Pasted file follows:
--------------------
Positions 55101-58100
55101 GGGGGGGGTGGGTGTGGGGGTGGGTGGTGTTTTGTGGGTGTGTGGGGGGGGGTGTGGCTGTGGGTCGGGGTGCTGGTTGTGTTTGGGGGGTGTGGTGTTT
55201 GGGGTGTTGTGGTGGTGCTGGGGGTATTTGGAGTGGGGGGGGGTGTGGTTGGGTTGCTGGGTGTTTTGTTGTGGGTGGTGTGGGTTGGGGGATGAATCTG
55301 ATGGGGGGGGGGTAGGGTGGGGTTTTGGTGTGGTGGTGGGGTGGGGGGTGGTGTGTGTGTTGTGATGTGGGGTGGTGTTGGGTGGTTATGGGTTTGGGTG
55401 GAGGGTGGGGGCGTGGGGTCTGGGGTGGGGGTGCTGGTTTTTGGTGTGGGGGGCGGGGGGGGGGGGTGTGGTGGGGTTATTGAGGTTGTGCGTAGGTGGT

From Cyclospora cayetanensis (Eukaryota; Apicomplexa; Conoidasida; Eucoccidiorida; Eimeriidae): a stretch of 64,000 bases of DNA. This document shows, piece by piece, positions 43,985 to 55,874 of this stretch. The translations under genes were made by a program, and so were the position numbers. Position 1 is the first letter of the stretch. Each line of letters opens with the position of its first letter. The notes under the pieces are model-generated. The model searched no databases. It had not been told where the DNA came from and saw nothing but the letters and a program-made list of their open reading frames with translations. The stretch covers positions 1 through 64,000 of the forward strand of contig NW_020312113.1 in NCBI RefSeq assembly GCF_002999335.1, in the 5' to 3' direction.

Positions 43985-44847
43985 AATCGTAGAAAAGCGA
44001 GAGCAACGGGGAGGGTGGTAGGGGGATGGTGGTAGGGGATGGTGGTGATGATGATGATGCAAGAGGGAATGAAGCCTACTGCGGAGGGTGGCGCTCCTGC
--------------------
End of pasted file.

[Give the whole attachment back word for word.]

Positions 55101-58100
55101 GGGGGGGGTGGGTGTGGGGGTGGGTGGTGTTTTGTGGGTGTGTGGGGGGGGGTGTGGCTGTGGGTCGGGGTGCTGGTTGTGTTTGGGGGGTGTGGTGTTT
55201 GGGGTGTTGTGGTGGTGCTGGGGGTATTTGGAGTGGGGGGGGGTGTGGTTGGGTTGCTGGGTGTTTTGTTGTGGGTGGTGTGGGTTGGGGGATGAATCTG
55301 ATGGGGGGGGGGTAGGGTGGGGTTTTGGTGTGGTGGTGGGGTGGGGGGTGGTGTGTGTGTTGTGATGTGGGGTGGTGTTGGGTGGTTATGGGTTTGGGTG
55401 GAGGGTGGGGGCGTGGGGTCTGGGGTGGGGGTGCTGGTTTTTGGTGTGGGGGGCGGGGGGGGGGGGTGTGGTGGGGTTATTGAGGTTGTGCGTAGGTGGT

From Cyclospora cayetanensis (Eukaryota; Apicomplexa; Conoidasida; Eucoccidiorida; Eimeriidae): a stretch of 64,000 bases of DNA. This document shows, piece by piece, positions 43,985 to 55,874 of this stretch. The translations under genes were made by a program, and so were the position numbers. Position 1 is the first letter of the stretch. Each line of letters opens with the position of its first letter. The notes under the pieces are model-generated. The model searched no databases. It had not been told where the DNA came from and saw nothing but the letters and a program-made list of their open reading frames with translations. The stretch covers positions 1 through 64,000 of the forward strand of contig NW_020312113.1 in NCBI RefSeq assembly GCF_002999335.1, in the 5' to 3' direction.

Positions 43985-44847
43985 AATCGTAGAAAAGCGA
44001 GAGCAACGGGGAGGGTGGTAGGGGGATGGTGGTAGGGGATGGTGGTGATGATGATGATGCAAGAGGGAATGAAGCCTACTGCGGAGGGTGGCGCTCCTGC